These vents can get clogged with lint, which will keep your dryer from functioning properly. As a result, the dryer will not only take longer to dry clothes, it will also jack up your electric bill and your risk of a house fire. It’s kind of a lose-lose-lose proposition. According to the U.S. Fire Administration, there are about 2,900 dryer fires a year, and they cause an estimated five deaths, 100 injuries, and $35 million in property loss. The leading cause of those fires? Failure to clean dryer vents.
If that doesn’t get you running toward your dryer, we don’t know what will.
OK, we’ve done our part, now you do yours. Here are the steps, plus pics, on how to clean those dryer vents.
Tools you’ll need
Screwdriver or nut driver
Dryer vent brushes
Vacuum cleaner with hose
Step No. 1: Unplug your dryer
Pull your dryer out a foot or two for easier access, and unplug it. This is extremely important, especially for those of you who like being alive. If your dryer runs on gas, carefully disconnect that as well.
Step No. 2: Disconnect the vent and clean the area around it
On the back of your dryer, there is a clamp that’s attached to the vent. Undo that clamp with a screwdriver or nut driver, then slide the vent off.
Reach into the opening in the back of the dryer and clear out the lint there. You might want to insert a vacuum hose to extract everything.
Step No. 3: Clean the vent from inside your home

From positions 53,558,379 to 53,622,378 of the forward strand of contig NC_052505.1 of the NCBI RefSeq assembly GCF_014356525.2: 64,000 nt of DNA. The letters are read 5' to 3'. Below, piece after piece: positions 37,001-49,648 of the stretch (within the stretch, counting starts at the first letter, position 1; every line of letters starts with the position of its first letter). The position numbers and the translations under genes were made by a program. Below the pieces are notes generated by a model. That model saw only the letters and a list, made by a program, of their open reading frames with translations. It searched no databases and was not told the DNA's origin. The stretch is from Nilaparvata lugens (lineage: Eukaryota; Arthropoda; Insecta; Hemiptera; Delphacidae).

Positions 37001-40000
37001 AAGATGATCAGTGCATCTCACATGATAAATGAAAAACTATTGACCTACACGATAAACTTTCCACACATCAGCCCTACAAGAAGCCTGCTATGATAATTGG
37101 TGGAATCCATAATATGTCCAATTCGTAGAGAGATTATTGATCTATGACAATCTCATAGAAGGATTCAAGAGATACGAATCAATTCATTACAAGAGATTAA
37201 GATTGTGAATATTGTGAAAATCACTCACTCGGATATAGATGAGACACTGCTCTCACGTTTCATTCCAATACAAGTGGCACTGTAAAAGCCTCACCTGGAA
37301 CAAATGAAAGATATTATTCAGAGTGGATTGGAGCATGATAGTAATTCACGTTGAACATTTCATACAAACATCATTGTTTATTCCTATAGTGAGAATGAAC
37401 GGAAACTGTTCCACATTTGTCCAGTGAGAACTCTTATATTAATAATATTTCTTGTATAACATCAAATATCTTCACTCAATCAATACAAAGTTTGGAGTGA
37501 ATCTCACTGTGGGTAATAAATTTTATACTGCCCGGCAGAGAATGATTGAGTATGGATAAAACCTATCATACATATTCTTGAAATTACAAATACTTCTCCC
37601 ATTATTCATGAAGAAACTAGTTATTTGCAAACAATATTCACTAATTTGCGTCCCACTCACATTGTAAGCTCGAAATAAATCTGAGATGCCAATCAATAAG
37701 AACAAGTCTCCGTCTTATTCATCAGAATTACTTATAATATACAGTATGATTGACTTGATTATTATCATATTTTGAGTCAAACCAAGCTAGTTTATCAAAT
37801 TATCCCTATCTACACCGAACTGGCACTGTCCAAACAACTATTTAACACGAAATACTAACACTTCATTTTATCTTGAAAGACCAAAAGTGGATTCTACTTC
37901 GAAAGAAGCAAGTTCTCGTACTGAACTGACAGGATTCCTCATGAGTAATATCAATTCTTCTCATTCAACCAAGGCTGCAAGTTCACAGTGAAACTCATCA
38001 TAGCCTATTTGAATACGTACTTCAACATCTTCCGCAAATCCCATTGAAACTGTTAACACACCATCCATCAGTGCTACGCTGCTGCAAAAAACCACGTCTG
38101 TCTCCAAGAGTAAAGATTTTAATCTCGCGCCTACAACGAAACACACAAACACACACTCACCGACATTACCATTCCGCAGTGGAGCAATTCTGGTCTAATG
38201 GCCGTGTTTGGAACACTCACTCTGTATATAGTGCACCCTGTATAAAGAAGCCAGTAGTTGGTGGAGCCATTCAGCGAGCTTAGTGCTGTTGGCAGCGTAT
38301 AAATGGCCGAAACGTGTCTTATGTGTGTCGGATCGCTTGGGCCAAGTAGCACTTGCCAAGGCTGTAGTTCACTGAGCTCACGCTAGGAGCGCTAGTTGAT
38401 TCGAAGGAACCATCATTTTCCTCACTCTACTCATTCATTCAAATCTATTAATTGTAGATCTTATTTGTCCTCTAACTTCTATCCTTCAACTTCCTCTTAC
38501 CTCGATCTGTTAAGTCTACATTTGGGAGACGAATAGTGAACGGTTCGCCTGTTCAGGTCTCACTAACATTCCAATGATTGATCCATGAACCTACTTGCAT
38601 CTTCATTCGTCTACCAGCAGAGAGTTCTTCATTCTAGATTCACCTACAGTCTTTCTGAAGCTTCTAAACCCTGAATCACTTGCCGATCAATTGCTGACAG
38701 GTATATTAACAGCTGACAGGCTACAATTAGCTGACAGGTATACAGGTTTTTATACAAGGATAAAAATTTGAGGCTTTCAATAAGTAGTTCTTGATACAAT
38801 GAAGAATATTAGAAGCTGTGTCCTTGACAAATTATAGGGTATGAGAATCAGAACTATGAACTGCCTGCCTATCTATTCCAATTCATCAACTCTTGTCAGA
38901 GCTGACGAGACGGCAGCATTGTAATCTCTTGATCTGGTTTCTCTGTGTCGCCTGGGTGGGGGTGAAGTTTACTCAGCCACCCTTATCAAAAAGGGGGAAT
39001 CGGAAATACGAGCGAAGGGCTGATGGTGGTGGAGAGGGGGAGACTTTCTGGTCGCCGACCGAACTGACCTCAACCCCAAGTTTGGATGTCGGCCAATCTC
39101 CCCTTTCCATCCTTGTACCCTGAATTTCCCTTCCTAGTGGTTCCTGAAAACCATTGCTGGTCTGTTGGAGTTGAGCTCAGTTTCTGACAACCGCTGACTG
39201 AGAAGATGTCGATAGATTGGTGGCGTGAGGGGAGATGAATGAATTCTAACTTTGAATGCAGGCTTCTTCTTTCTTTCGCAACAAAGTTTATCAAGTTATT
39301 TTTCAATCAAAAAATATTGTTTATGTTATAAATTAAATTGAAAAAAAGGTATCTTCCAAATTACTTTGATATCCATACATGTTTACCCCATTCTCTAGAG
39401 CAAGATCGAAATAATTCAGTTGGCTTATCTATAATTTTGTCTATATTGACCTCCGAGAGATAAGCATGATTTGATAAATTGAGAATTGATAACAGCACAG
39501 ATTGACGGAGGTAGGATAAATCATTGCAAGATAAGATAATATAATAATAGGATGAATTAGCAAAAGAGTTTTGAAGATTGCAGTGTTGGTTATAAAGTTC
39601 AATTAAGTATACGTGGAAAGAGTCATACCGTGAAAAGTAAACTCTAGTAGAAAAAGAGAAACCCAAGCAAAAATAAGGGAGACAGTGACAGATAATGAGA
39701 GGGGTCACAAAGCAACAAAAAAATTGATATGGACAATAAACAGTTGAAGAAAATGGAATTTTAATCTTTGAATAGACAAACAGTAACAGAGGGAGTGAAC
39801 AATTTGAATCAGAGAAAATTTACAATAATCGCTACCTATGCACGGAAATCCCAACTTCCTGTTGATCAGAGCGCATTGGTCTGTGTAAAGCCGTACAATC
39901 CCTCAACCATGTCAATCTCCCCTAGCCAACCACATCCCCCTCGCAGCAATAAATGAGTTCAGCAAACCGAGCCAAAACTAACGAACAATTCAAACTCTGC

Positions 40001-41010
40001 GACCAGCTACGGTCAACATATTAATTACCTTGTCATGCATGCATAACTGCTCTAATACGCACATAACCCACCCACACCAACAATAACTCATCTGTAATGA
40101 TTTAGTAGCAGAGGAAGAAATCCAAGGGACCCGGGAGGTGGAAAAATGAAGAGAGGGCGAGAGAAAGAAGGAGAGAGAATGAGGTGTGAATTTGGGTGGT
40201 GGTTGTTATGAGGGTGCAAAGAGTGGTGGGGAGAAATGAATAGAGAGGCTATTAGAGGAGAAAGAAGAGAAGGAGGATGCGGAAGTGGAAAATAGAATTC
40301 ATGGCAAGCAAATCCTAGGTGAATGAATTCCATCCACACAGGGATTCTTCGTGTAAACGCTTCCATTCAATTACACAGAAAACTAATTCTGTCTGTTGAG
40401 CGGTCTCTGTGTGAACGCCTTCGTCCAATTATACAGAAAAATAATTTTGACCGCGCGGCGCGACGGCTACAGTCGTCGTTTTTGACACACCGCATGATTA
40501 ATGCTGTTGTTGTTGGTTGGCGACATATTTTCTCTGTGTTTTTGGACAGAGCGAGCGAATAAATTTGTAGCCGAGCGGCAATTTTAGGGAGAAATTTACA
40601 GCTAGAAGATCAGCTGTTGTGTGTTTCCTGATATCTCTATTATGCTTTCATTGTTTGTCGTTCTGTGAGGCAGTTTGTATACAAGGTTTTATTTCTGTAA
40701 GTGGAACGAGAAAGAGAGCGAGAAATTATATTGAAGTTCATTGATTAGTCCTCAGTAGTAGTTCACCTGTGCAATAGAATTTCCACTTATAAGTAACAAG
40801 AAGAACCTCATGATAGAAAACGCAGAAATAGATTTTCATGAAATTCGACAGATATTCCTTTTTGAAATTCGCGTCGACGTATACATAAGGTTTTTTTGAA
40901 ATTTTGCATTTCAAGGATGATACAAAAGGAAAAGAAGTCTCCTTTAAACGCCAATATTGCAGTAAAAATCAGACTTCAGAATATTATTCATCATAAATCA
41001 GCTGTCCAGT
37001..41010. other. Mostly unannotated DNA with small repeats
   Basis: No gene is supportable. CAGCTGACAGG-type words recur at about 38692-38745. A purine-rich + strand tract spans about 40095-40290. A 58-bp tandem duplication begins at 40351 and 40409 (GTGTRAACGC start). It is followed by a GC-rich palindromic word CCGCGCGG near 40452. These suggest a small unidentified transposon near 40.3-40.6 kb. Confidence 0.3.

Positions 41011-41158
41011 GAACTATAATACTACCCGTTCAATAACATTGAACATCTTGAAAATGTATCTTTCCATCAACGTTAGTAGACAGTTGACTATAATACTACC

The dirtiest parts of the dryer vent are the foot or two on each end. Greenleaning consultant Leslie Reichert recommends using a dryer vent brush (she likes this Casabella brush) to clean inside the vent to remove built-up lint. Clean as far down as possible; to clean even deeper, you can use a brush with a long, flexible handle (say, about 10 feet long).
“Work the brush up inside as far as you can go,” she says. “The brush will latch onto the lint and drag it out of the vent pipes.”
After that, you could insert the attachment hose of a vacuum cleaner into the vent to pull out any remaining dust and lint.
Reattach the vent to the dryer and tighten the clamp back on. Be careful not to push the dryer back too close to the wall, Reichert warns, because that can collapse the vent and cut off exhaust.
Step No. 4: Clean the vent from outside
If you live in a house, you probably have access to your dryer vent from the outside. Start by removing the vent cover, unscrewing it and removing any caulk with a utility knife as needed.
Reach into the vent with a brush and remove built-up lint. If you have an outdoor vacuum, insert the hose to vacuum out lint from there as well. Clean lint from the cover.
Before replacing the cover, return to the dryer, plug it back in, and run it on fluff for a few minutes. This will help blow out any loosened lint. After about 10 minutes, turn the dryer off, place the cover back on the outside vent, and recaulk the edges to keep out drafts.
While you’re cleaning the vent, you might want to throw the dryer screen in the dishwasher. Why?
“The dryer screen gets clogged with fabric softener and oils from dryer sheets,” says Reichert. Those oils can also prevent safe airflow. She prefers to use fabric softener sparingly and avoids dryer sheets for this reason.
If all goes well and you’ve done your job right, your dryer should be in good shape. Reichert recommends cleaning your dryer vents seasonally, or four times a year, even if you can see exhaust coming from the outside vent. Better to be safe than sorry, right?